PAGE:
III. The Notions of Eros and Agape in Understanding Radical Creativity
These two points, that the creative process includes the lure of a telos and that the agent of creativity is responsible for its activity, serve as a basis for the suggestion that self-determination in creative processes can be conceived in terms of two notions familiar to the philosophical tradition: eros and agape.
The chief advantage in calling on these terms in order to bring into focus the integration of telos and spontaneity in creativity is that these two notions are both rich and heuristically powerful. They point to aspects of the phenomenon of creativity in a way -- a metaphorical way, perhaps -- that more technical terms in a longer discussion would not.
It would be foolish to engage here in either a definition or an analysis of the terms, eros and agape. I must hope that their meanings will be evident in the context of the discussion. But a few brief remarks about how eros and agape contrast will be helpful. Eros is love that is expressed by what seeks something more perfect, or more fulfilling, than what is possessed by the lover in the absence of union with the beloved. Thus, eros is expressed by an agent that is relatively dependent on the beloved for fulfillment. Agape, on the other hand, is love expressed by an agent already fulfilled in its own terms, and it is directed not as a seeking but as a concern for the beloved. Agape is not the power to overcome dependence; it is the power to overflow in interdependence toward an other which is not something to be identified with but which may be dependent and in need of the love that overflows. Agape is commonly said to be illustrated by brotherly love or parental love or love for children.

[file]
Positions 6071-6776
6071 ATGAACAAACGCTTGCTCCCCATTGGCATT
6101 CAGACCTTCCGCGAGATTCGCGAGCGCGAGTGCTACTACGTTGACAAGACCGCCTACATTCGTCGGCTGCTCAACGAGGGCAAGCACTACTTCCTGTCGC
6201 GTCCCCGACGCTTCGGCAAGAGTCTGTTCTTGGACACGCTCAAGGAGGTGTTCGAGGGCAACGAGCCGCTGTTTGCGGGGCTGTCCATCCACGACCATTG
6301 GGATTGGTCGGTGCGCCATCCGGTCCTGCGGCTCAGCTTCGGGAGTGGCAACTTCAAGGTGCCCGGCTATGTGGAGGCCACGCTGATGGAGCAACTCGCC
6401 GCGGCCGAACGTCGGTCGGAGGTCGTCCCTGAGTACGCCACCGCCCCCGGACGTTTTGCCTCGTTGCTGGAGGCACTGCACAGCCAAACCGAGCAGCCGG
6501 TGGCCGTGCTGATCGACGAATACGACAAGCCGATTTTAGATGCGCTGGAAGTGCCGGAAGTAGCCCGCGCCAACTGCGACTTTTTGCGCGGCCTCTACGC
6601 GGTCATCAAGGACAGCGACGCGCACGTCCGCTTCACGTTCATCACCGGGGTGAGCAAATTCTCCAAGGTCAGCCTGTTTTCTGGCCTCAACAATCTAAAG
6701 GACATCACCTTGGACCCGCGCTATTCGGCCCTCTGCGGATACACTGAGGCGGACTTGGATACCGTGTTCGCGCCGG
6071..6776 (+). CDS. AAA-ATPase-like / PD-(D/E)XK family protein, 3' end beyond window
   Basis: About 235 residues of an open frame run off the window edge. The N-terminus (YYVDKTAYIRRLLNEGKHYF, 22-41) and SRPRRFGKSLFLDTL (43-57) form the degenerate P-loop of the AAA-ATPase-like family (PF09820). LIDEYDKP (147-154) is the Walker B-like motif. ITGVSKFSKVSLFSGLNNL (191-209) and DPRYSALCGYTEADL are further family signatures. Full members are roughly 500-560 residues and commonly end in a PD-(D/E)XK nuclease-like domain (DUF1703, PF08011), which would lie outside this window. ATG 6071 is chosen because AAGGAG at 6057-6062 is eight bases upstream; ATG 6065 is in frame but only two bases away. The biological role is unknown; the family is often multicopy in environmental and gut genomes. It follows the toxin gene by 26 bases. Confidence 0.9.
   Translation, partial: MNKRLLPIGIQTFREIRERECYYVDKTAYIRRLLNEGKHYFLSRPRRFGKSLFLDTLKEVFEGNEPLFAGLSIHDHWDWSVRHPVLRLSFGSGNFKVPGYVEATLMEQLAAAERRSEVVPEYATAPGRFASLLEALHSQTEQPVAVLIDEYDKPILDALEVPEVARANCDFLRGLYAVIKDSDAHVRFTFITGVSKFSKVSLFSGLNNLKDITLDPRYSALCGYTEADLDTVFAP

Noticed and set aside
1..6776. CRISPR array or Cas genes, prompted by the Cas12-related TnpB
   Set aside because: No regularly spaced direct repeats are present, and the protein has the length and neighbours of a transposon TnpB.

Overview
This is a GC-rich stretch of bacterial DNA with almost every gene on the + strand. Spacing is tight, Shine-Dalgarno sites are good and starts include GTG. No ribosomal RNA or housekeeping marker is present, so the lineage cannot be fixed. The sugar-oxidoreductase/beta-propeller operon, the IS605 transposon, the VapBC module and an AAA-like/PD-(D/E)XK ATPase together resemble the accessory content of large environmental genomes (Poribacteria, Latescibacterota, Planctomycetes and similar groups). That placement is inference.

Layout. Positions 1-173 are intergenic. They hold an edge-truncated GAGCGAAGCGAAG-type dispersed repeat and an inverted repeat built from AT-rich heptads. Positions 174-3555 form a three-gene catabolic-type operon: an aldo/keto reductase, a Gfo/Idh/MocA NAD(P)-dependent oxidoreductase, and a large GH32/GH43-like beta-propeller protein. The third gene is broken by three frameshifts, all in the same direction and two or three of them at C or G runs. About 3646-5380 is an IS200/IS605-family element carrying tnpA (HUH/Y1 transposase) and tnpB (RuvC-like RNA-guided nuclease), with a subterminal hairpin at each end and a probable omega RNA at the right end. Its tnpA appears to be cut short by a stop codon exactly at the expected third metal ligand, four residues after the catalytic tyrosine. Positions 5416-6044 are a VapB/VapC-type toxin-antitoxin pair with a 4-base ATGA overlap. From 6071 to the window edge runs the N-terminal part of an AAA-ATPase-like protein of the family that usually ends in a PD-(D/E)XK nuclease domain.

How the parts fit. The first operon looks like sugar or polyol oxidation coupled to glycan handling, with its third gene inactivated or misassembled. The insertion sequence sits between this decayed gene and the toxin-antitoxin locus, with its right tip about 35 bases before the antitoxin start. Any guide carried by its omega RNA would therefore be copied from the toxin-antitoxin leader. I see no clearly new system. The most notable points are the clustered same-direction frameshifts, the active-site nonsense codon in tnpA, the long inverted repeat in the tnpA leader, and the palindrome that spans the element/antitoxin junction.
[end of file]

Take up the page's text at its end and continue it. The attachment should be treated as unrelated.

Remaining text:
The notion of eros as a dynamic principle in evolutionary processes is relatively easy to see in light of Whitehead’s analysis. To be lured by a final aim is to express eros. The evolving process is a passage from lack to fullness, from the less perfect to perfection -- where perfection is realized in a union of the lover and the beloved in a determinate end which is sought by the subject that loves. The process begins in relative indeterminateness and is directed toward the determinateness of the requirements of the telos which lures it. And eros serves as the dynamic principle which propels the process from the indeterminate condition to the determinate condition that fulfills the process. Although the movement eros introduces depends upon the power of the end which lures it, eros must be an integral component of the source of the process. For the telos taken alone could not impel or activate the process. Just as eros requires the telos to give it direction, eros is required in order that the telos be actualized in the product of the process.
The idea that creative acts may be driven by love in the sense of eros should not seem surprising. Eros has been construed as a power which in itself is not rational, and since creative acts elude rationality, eros seems to be an appropriate source of power for them. Furthermore, one of the key psychological concomitants of creating is an experience of elation like that which accompanies fulfillment of love. It is true that anguish and painful effort are often associated with creativity, yet creative processes have also been described in terms of fulfillment, ecstasy and love. The artist is said to have a love for his work, the scientist loves his subject, the moral reformer loves the values he brings forth for society. In particular, the artist is often said to be compelled to work because he recognizes and finds irresistible an envisaged result, however vague and puzzling that result might seem when he begins to create. And when he achieves the result, he is overcome with a joy like the joy of consummated love.